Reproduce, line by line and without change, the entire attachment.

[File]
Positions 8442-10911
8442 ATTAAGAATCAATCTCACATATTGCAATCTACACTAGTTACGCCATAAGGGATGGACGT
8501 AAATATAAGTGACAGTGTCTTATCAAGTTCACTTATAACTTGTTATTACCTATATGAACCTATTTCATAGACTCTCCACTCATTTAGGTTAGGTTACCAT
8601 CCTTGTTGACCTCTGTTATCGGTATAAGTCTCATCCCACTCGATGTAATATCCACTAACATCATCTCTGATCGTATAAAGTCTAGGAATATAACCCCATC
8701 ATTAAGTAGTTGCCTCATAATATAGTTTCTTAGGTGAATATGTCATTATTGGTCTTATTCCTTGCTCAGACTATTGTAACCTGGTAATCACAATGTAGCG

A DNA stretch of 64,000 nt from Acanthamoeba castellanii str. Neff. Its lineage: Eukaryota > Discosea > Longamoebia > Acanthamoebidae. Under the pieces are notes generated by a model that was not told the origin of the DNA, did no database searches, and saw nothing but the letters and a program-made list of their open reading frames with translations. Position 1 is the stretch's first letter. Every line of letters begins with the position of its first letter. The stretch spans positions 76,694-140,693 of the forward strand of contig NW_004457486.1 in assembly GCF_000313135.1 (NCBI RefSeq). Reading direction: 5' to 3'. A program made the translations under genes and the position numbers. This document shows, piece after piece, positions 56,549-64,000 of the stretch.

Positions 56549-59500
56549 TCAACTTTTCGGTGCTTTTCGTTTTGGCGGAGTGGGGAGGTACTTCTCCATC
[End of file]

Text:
Positions 8442-10911
8442 ATTAAGAATCAATCTCACATATTGCAATCTACACTAGTTACGCCATAAGGGATGGACGT
8501 AAATATAAGTGACAGTGTCTTATCAAGTTCACTTATAACTTGTTATTACCTATATGAACCTATTTCATAGACTCTCCACTCATTTAGGTTAGGTTACCAT
8601 CCTTGTTGACCTCTGTTATCGGTATAAGTCTCATCCCACTCGATGTAATATCCACTAACATCATCTCTGATCGTATAAAGTCTAGGAATATAACCCCATC
8701 ATTAAGTAGTTGCCTCATAATATAGTTTCTTAGGTGAATATGTCATTATTGGTCTTATTCCTTGCTCAGACTATTGTAACCTGGTAATCACAATGTAGCG

A DNA stretch of 64,000 nt from Acanthamoeba castellanii str. Neff. Its lineage: Eukaryota > Discosea > Longamoebia > Acanthamoebidae. Under the pieces are notes generated by a model that was not told the origin of the DNA, did no database searches, and saw nothing but the letters and a program-made list of their open reading frames with translations. Position 1 is the stretch's first letter. Every line of letters begins with the position of its first letter. The stretch spans positions 76,694-140,693 of the forward strand of contig NW_004457486.1 in assembly GCF_000313135.1 (NCBI RefSeq). Reading direction: 5' to 3'. A program made the translations under genes and the position numbers. This document shows, piece after piece, positions 56,549-64,000 of the stretch.

Positions 56549-59500
56549 TCAACTTTTCGGTGCTTTTCGTTTTGGCGGAGTGGGGAGGTACTTCTCCATC